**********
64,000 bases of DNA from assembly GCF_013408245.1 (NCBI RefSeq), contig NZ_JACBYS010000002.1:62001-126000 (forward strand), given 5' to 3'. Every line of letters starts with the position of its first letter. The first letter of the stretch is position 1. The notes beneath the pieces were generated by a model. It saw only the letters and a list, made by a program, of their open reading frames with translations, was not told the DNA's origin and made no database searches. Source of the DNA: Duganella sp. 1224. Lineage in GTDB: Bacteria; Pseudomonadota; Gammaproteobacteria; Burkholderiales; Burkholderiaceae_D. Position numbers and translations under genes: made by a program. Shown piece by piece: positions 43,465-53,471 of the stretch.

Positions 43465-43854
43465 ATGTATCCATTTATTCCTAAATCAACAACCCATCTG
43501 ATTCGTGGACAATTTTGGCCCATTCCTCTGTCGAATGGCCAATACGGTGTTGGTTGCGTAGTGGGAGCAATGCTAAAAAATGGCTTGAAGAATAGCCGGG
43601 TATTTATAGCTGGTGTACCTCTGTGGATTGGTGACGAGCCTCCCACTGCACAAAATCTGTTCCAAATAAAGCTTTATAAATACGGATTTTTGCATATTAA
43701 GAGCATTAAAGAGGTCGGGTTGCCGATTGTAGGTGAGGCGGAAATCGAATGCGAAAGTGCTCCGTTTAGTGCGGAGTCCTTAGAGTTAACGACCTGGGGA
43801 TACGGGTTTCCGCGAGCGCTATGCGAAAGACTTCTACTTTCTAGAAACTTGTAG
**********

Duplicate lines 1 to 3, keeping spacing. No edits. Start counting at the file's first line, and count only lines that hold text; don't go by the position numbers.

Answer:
64,000 bases of DNA from assembly GCF_013408245.1 (NCBI RefSeq), contig NZ_JACBYS010000002.1:62001-126000 (forward strand), given 5' to 3'. Every line of letters starts with the position of its first letter. The first letter of the stretch is position 1. The notes beneath the pieces were generated by a model. It saw only the letters and a list, made by a program, of their open reading frames with translations, was not told the DNA's origin and made no database searches. Source of the DNA: Duganella sp. 1224. Lineage in GTDB: Bacteria; Pseudomonadota; Gammaproteobacteria; Burkholderiales; Burkholderiaceae_D. Position numbers and translations under genes: made by a program. Shown piece by piece: positions 43,465-53,471 of the stretch.

Positions 43465-43854
43465 ATGTATCCATTTATTCCTAAATCAACAACCCATCTG